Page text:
by Temisan Jackson
The saying goes that the pen is mightier than the sword; but those must be pens that scribble in alignment with the ethos of pen-pushing and the principles of truth and justice. Some pens have lost their soul, having traded their lead for pecuniary ends. Those are the pens that distort the facts, write out of context, or turn the truth upside down. They are no longer pens, they have become pipers.
When a pen becomes a piper, it starts to play to the premeditated tune of its sponsors instead of writing for the enlightenment of the readers. A pen that has transmuted into a piper shifts its focus from serving a wide, heterogeneous audience and stops writing about the various socio-political issues that keep coming up in our ever-evolving society, but instead caters to the preferred tune of a few whose interests are not as diverse as that of the bigger society. This is the story of the once respected Punch Newspaper. It is fast becoming a mouthpiece of a few rather than the voice of the populace.
Over the years, the Punch newspaper has adopted a sustained anti-Ngozi Okonjo-Iweala approach in its reportage. A search on the medium’s own search bar will reveal an alarming number of negative coverage. But because of the volume of its features per day, it is not so obvious to the average eye the covert media onslaught that Punch keeps launching against the persona of Ngozi Okonjo-Iweala.
It is worthy of note, though, that Punch is not the only medium embarking on this ‘writ of shame’ campaign. For several years, Sowore and his infamous Sahara Reporters were willing allies for individuals with vested interests to use in their attempt to destabilise the woman all through her two stints as finance minister.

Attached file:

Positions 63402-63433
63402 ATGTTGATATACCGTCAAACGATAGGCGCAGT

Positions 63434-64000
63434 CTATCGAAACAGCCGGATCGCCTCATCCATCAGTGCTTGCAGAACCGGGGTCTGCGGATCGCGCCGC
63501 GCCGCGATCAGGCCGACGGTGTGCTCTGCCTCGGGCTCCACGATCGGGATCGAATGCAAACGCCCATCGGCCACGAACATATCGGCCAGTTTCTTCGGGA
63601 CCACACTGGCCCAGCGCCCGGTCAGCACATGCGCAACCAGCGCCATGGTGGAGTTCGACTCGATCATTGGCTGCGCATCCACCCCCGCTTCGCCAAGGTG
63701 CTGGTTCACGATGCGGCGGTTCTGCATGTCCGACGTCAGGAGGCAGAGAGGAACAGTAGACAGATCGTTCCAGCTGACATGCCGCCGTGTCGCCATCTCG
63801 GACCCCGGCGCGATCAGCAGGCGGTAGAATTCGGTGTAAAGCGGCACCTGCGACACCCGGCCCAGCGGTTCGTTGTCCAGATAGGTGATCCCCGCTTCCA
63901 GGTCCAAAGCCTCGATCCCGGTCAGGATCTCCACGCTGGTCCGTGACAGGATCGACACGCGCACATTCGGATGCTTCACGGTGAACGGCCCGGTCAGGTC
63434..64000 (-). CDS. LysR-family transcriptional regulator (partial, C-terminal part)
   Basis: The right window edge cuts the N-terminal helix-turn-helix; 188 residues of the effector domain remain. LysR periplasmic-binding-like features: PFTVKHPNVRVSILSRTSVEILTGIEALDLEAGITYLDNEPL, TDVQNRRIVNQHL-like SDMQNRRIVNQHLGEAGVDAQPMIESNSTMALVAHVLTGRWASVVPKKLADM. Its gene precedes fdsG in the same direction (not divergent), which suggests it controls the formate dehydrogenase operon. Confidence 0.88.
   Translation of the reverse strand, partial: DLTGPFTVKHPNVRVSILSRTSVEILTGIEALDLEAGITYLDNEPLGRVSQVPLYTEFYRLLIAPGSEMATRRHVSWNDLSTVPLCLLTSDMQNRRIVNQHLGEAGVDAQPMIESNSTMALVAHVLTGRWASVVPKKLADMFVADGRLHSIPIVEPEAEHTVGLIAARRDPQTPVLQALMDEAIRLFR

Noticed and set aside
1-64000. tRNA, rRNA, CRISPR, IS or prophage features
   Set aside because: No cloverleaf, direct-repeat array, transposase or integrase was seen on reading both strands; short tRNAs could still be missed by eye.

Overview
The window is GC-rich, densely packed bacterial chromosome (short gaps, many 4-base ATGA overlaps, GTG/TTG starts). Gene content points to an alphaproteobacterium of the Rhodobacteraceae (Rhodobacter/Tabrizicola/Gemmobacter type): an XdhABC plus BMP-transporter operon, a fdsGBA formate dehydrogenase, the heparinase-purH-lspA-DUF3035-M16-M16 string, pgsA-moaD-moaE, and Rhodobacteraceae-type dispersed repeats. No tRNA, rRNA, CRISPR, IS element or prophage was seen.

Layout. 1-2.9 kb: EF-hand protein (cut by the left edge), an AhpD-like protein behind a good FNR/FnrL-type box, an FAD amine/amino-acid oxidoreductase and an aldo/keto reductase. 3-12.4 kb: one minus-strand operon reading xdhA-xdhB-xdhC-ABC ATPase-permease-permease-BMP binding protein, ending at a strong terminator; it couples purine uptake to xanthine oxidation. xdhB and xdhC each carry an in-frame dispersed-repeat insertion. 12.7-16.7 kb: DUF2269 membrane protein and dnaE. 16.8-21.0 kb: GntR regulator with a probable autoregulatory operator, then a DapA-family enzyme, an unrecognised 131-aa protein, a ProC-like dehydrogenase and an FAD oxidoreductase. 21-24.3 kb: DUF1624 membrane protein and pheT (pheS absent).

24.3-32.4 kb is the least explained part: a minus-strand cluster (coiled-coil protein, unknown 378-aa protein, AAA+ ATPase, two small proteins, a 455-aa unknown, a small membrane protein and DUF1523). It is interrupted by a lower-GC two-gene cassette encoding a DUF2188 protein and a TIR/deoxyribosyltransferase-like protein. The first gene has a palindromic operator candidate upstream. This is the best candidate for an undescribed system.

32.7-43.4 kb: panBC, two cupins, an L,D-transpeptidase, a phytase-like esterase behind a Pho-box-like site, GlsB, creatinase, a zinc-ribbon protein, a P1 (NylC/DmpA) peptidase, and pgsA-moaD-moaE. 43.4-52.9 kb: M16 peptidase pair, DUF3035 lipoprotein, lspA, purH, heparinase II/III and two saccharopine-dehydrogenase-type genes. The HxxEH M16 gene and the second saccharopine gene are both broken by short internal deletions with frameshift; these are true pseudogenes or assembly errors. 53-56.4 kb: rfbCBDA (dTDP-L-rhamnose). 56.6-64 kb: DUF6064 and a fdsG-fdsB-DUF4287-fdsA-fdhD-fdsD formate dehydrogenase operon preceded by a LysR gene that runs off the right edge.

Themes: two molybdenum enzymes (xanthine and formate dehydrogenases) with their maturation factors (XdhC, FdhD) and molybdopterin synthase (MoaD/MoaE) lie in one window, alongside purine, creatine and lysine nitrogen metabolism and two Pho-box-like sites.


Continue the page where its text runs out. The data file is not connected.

Isn’t it interesting that years after she left office, having done a generally acknowledged sterling job in managing the nation’s economy, some powerbrokers and their media cronies cannot get over their fixation on Okonjo Wahala, as they dubbed her then? Even though there are different people running the government now, it is pathetic to see how often the name of Ngozi Okonjo-Iweala keeps popping up on news pages.
The ludicrous side to this whole media trial is that while the likes of Punch keep inserting her name in one negative slant or the another, the woman only keeps rising higher than their mercantile hands could reach to drag down, while they and their sponsors inadvertently serve to make her more popular by the day.
Well, it’s true that some of the media who have made Okonjo-Iweala a daily feature in their medium do so to generate traffic to their site or sell their medium. It is also true that others do it as part of a hatchet man’s job, bankrolled by individuals and party leaders who are still smarting from the way she blocked those intent on “chopping” as it is our political custom while she held sway as finance minister.
The ironic twist to it all is that the media attacks only seem to be making her more renowned and celebrated locally and internationally. Or, how does one explain that despite the smear campaigns, top institutions all over the world are either bequeathing this same Okonjo-Iweala with different awards or seeking her involvement in their causes? It can only be because this woman, whose name is Ngozi (meaning Blessing) is truly blessed.
Op–ed pieces and contributions are the opinions of the writers only and do not represent the opinions of Y!/YNaija
Temisan Jackson writes from Warri, Delta State.